In our case, bilateral MCPs showed hyperintensity on FLAIR images at 7 months of follow-up, which correlated with stage 3 WD. This stage is characterized by myelin lipid breakdown, gliosis, and changes in water content and structure, due to which the tissue becomes hydrophic and thus hyperintense on T2-weighted and FLAIR images. Symmetric lesions of the MCPs can also be seen in other conditions, such as Wilson's disease, hepatic encephalopathy, extrapontine myelinolysis, acute disseminated encephalomyelitis, and neurodegenerative disorders (8). The diagnosis of these diseases can be made relatively easily on the basis of clinical data. As in our case, an associated pontine hemorrhage is the key to a definitive diagnosis of WD of the pontocerebellar tracts. Moreover, MRI findings of WD after pontine hemorrhage or infarction include faint symmetrical hyperintensities in the central portion of the MCP (8).
A second main finding on follow-up FLAIR imaging in our patient was an enlargement of the left inferior olivary nucleus, with high signal intensity, indicative of HOD. HOD involves the dentato-rubro-olivary tract, also called the Guillain-Mollaret triangle, which is composed of the contralateral dentate nucleus, the ipsilateral red nucleus, and the ipsilateral inferior olivary nucleus (9). Typically, HOD appears as an increase in signal on T2- and proton density-weighted images, and an increase in the size of the olivary nucleus is also observed, as transneuronal degeneration results in hypertrophy of this region (5). Olivary hypertrophy typically develops around six months after the event and resolves after three to four years (4). In our case, lesions were seen on MRI 7 months after the initial attack, which falls within the typical range of disease development.
HOD rarely coexists with WD of pontocerebellar tracts secondary to pontine lesions, because pontine lesions often also involve areas in the Guillain-Mollaret triangle. To our knowledge, this is the second case depicting MR imaging of WD of the pontocerebellar fibers accompanied by HOD after the O'Uchi's report (10). Even though HOD and WD are well known degenerations in the central nervous system, it may be meaningful to report our observations because there may be relatively few reports on combined lesions in one subject. O'Uchi reported 5 cases with WD of the pontocerebellar tracts after pontine hemorrhage. In one of the five cases, follow-up MRI showed high signal intensities in bilateral MCPs and bilateral olivary nuclei following left pontine hemorrhagic infarct. In contrast to the case series reported by O'Uchi., our case demonstrated unilateral HOD following pontine hemorrhage. Although the patient experienced bilateral central pontine hemorrhage, sequelae of the hemorrhage left the right central tegmental tract in the upper pons relatively intact, explaining why HOD was observed only on the left. HOD can be found incidentally on MRI scans because it is not associated with symptoms or signs. In almost half of patients with HOD, however, present with dyskinesia such as palatal myoclonus which is rhythmic involuntary movements of the oropharynx and a dentato-rubral tremor (9). Our patient presented with dizziness and gait disturbance, which may be associated with WD of cerebellar peduncles, but he did not have symptoms relevant to HOD.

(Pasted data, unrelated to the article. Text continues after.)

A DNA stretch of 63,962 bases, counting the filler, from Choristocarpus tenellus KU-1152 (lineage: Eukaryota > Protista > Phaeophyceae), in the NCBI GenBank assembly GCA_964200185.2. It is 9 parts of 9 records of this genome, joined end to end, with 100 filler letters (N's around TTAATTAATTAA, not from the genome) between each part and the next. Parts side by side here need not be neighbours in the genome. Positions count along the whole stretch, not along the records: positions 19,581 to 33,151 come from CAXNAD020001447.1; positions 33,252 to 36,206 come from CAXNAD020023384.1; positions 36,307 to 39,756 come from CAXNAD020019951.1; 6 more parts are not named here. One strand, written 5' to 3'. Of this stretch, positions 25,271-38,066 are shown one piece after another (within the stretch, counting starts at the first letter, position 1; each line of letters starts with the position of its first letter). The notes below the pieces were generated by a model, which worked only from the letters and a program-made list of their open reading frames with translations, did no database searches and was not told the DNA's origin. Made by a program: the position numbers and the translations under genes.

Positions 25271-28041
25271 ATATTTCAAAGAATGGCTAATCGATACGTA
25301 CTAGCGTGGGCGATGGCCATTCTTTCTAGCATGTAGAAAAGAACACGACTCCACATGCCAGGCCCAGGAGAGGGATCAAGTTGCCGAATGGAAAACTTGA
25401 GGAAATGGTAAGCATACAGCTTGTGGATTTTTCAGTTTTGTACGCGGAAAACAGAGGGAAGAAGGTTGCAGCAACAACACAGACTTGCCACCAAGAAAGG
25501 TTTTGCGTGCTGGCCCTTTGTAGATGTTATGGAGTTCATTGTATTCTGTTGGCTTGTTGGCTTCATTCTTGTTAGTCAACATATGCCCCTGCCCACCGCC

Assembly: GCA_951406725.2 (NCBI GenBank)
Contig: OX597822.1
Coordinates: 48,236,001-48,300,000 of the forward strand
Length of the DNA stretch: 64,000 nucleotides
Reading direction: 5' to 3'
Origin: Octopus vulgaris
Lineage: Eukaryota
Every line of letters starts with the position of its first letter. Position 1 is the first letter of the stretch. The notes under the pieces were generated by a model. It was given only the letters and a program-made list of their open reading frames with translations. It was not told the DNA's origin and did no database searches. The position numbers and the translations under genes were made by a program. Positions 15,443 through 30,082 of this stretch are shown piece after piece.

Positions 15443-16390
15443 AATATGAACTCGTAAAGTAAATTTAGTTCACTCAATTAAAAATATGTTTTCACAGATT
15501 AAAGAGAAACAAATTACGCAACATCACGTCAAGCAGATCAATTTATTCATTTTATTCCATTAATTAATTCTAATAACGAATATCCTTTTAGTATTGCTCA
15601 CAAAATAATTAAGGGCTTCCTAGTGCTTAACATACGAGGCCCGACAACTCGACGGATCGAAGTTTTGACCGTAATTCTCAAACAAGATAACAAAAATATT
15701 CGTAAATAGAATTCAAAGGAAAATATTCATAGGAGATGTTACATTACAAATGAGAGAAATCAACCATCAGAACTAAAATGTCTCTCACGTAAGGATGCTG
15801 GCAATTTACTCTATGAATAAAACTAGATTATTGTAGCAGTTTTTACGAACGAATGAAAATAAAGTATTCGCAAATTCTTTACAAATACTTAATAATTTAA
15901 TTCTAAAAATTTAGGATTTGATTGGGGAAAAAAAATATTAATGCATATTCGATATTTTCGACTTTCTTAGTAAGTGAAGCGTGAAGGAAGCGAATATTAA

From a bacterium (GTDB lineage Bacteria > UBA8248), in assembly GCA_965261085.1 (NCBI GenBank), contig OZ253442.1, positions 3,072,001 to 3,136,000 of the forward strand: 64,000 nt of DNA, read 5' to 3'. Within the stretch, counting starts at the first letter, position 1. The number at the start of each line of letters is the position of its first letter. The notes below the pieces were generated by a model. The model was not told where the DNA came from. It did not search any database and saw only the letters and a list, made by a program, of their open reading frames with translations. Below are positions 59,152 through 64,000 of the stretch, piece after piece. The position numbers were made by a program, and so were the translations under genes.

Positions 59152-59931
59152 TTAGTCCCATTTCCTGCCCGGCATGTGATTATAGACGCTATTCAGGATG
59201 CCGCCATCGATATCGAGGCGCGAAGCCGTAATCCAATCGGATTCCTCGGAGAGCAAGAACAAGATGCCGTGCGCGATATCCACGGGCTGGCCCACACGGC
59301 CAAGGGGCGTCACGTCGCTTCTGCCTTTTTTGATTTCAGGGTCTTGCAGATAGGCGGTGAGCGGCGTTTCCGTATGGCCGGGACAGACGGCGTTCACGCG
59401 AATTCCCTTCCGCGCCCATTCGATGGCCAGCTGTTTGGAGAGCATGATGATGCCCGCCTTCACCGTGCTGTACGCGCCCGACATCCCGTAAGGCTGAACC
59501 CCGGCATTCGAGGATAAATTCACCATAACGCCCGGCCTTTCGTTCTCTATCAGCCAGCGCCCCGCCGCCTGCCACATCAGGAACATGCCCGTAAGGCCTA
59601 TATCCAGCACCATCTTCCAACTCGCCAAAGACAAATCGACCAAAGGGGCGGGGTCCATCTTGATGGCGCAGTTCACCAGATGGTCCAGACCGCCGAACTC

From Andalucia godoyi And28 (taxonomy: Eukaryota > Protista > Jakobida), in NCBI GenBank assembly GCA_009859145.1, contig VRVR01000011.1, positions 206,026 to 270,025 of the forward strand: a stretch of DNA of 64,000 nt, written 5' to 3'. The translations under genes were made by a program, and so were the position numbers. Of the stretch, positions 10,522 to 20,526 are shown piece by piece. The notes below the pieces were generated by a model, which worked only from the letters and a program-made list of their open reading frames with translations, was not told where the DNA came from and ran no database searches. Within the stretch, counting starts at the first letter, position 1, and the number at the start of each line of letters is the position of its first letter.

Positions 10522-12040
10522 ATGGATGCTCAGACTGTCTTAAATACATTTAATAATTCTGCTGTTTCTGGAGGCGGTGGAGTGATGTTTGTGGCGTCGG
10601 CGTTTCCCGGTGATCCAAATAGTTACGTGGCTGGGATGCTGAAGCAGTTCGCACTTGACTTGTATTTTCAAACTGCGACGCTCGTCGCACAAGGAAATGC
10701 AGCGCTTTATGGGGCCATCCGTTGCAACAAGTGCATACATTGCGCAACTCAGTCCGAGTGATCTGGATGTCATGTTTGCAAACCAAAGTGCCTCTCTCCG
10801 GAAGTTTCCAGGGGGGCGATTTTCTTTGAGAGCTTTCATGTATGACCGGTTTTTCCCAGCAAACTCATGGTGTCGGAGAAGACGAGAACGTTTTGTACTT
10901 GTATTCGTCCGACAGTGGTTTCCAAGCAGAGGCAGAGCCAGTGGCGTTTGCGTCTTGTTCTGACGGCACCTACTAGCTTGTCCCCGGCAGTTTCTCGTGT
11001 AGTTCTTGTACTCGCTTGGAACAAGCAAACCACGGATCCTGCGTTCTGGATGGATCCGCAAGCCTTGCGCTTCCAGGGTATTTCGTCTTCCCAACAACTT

In conclusion, the case presented herein demonstrated WD of bilateral MCPs combined with unilateral HOD following pontine hemorrhage. In a patient with the appropriate clinical presentation, the observation of a pontine lesion with signal intensity abnormalities of the MCPs and olivary nucleus makes it possible to recognize WD of the pontocerebellar fibers and transneuronal degeneration in the dentato-rubro-olivary pathway, which should not be mistaken for a primary independent lesion.

Figures and Tables

Fig. 1

A 49-year-old man with Wallerian degeneration of the pontocerebellar tract and hypertrophic olivary degeneration after pontine hemorrhage.

A. Axial unenhanced brain computed tomography image obtained at the time of onset shows a large pontine hemorrhage.
B. FLAIR image obtained 7 months after onset shows sequelae of hemorrhage in the bilateral aspects of the central pons, which left the right central tegmental tract (arrow) relatively spared.
C, D. Axial FLAIR images show a faint high signal intensity lesion bilaterally in the middle cerebellar peduncles (arrows; C). In addition, a hyperintense lesion with mild enlargement is seen in the left inferior olivary nucleus (arrowhead; D).
FLAIR = fluid attenuated inversion recovery